This Wednesday we were all witness to the responsible judicial reasoning of the New Jersey Supreme Court.
The New Jersey Court has always avoided politicizing reproductive health. This most recent case, brought by a woman who was seeking to charge her doctor with medical malpractice, centered on the claim that doctors should be required to tell any woman seeking an abortion that the procedure would result in "killing an existing human being."
The court rejected this claim by finding, in a unanimous decision, that the plaintiff's doctor had "no legal duty" to tell her that her six-to-eight-week-old embryo was "a complete, separate, unique and irreplaceable human being." Justice Barry T. Albin, in the 5-to-0 decision, found:
There is not even remotely a consensus among New Jersey's medical community or citizenry that the plaintiff's assertions are medical facts, as opposed to firmly held moral, philosophical and religious beliefs, to support the establishment of the duty she would impose on all physicians.
Sex. Abortion. Parenthood. Power.
The latest news, delivered straight to your inbox.
The story goes something like this: Rose Acuna went to see Dr. Sheldon C. Turkish, the doctor who had delivered her second child, in 1996, about the development of a pregnancy. According to Acuna, Turkish claimed that Acuna "needed an abortion because (y)our kidneys are messing you up." Acuna asked Turkish whether "the baby was already there." Turkish allegedly replied, "Don't be stupid, it's only blood." Acuna then signed a consent form, and Turkish performed the abortion. Bleeding continued, however, and seven weeks later Acuna went to a hospital. She was diagnosed with an incomplete abortion and had a second procedure. Now 40, Acuna is claiming that she suffered emotional distress for the death of her unborn child, due to the misinformation given her by Dr. Turkish.
Dr. Turkish contests Ms. Acuna's description of the events. According to court papers, Turkish denied having made the "don't be stupid" remark, saying that he probably told her that a "seven-week pregnancy is not a living human being," but rather that it "is just tissue at this time."
Here, of course, is the real question. It is a baby? Or is it merely tissue? This case brings a pressing political issue into sharp relief: If doctors are supposed refrain from providing moral judgement, where is the line between science and public morality? This case is a harbinger for similar cases pending in South Dakota and Illinois. In South Dakota, Planned Parenthood is challenging a 2005 law that requires abortion doctors to tell women several things, including that an abortion ends human life. Mrs. Acuna's lawyer, Harold Cassidy, is also involved in the Illinois case in which his client alleges that Planned Parenthood of the Chicago Area has deceived women seeking to undergo abortions.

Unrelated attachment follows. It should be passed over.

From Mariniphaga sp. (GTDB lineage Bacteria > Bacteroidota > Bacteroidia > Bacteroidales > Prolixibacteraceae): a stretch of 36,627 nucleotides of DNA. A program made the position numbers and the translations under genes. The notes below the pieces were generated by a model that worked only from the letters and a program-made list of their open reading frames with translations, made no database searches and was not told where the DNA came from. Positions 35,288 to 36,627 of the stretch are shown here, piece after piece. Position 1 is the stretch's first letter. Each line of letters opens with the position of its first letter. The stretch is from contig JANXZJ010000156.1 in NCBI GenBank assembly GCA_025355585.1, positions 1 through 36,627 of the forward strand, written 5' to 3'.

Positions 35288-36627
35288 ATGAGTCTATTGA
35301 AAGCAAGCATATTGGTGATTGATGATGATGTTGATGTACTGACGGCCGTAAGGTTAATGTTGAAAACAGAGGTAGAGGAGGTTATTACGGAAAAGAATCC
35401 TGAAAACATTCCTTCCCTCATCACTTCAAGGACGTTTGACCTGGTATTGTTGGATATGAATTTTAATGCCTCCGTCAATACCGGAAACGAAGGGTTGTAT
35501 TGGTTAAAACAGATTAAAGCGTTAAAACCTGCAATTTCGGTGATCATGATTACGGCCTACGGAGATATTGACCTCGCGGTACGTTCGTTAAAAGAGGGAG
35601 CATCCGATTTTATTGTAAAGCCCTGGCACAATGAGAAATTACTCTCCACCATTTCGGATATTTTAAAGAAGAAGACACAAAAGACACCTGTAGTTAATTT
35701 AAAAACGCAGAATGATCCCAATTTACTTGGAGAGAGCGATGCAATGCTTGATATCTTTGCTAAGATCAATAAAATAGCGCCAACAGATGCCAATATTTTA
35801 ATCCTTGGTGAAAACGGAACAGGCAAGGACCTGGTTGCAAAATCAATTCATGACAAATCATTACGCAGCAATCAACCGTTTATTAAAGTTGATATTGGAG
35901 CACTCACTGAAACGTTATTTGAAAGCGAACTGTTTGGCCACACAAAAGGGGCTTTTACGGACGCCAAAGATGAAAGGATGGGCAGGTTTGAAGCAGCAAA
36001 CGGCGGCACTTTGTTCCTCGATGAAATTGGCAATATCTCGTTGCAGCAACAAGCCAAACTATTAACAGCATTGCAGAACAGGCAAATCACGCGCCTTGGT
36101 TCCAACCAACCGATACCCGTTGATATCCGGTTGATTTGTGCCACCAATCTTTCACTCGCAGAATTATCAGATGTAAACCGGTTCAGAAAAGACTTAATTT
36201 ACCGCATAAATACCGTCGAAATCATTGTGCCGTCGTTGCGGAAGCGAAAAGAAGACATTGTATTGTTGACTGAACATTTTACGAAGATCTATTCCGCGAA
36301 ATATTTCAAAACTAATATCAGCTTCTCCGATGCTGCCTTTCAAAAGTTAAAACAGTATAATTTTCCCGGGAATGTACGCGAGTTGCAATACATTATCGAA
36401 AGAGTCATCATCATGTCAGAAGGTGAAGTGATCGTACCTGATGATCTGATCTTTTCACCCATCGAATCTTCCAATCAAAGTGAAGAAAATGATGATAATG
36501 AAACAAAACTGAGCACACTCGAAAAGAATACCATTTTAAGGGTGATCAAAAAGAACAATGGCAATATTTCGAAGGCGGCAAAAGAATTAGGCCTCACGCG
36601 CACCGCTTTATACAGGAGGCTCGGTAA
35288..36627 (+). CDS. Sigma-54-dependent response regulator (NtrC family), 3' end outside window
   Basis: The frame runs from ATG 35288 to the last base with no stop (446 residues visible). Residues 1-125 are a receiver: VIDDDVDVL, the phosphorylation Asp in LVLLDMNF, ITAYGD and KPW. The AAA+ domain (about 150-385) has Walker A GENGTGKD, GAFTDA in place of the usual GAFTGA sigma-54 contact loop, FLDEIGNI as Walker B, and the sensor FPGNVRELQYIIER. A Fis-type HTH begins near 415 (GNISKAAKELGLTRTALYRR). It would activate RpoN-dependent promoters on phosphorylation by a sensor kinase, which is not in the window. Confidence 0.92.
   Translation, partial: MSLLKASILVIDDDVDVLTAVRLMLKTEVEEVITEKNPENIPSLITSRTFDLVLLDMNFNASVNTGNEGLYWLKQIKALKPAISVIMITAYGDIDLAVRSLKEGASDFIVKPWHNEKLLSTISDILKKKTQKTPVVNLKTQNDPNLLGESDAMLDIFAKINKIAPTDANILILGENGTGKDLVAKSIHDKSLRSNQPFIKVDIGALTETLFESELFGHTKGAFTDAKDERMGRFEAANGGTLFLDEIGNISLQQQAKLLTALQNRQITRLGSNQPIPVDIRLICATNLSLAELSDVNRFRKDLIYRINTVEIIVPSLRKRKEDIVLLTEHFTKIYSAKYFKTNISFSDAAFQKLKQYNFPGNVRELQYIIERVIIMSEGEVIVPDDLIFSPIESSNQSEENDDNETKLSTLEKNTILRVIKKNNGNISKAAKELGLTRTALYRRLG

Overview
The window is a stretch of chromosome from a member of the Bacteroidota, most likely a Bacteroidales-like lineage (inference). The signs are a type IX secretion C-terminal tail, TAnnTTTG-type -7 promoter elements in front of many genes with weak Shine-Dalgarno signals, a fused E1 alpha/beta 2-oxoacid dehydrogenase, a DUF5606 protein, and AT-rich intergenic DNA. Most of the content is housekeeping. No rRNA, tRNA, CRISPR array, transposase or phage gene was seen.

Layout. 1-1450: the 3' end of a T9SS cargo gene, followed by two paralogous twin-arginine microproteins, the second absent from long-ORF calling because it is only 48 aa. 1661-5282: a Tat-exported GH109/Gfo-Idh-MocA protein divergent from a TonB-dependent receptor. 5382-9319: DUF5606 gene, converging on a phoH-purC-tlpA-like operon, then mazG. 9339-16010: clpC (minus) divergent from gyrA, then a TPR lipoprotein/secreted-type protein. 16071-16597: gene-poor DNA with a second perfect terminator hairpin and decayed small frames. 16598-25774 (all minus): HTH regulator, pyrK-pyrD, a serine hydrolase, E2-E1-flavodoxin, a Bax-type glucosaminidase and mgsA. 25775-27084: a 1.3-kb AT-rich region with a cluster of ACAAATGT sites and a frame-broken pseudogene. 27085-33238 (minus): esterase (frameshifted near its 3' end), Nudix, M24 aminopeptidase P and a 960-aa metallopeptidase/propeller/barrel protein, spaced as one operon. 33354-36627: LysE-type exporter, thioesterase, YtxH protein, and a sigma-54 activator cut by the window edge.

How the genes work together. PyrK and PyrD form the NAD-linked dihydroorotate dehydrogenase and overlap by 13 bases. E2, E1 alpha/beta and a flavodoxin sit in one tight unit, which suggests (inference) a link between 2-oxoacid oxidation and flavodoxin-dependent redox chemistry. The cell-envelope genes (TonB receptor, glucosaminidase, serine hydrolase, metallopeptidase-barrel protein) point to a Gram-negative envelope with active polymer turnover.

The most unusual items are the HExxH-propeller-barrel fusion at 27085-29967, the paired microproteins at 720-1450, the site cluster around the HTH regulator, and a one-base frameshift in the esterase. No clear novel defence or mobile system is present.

While reproductive rights groups celebrate a victory in which women's health and well-being doesn't succumb to unjustified politicization, some groups are spinning a tale about lies and deceit, and on top of it all calling the decision a "ruling against choice." From Walter M. Weber of the National Review:
The court declared that there was "clearly no consensus" on whether an embryo is, as matter of "biological fact" a "human being." Why? Because there is "moral, theological, [and] ideological" disagreement over the status of unborn children. But Acuna wasn't asking the doctor for "moral, theological, or ideological" information. She wanted the cold, hard, medical facts. Then she could apply her own value system in responding to those facts. The state supreme court admitted that its decision ultimately represented a "value judgment" by the court. One shudders to think what "value" justifies subordinating a woman's supposed right to "choice" to an abortionist's callous and patronizing deception.
This way of framing the issue is very telling – read the article and you'll see some interesting tactics. Portray the doctor as a goon. Portray the woman as a tragic and complacent victim. Twist the language of choice enough so that it's completely unrecognizable.
Ed Barocas, legal director of the ACLU of New Jersey, which filed a friend-of-the-court brief, said, "Today's victory sends a message that New Jersey will not tolerate back door efforts to curtail reproductive rights or free speech…We will not allow the anti-choice lobby to force its moral or theological beliefs upon others." Drew Britcher, a representative of the New Jersey Obstetrical and Gynecological Society added that, "The court struck the proper balance between the law of informed consent and the law that relates to an obstetrician or other physician's duty in advising the person who's pregnant."
This certainly isn't the last time we can expect to see these issues crop up in legal disputes. This is dodgy terrain: Should we tell doctors what to tell women? Or what not to tell them? Advocates of reproductive freedom know very well that this tactic has been used to deceive women in the past. Poor women and women of color especially have long faced sterilization abuse and battled against coercive contraception tactics. Our job is to find a way to differentiate between coercion and adequate information. No easy task, but one that we're clearly going to have to reckon with.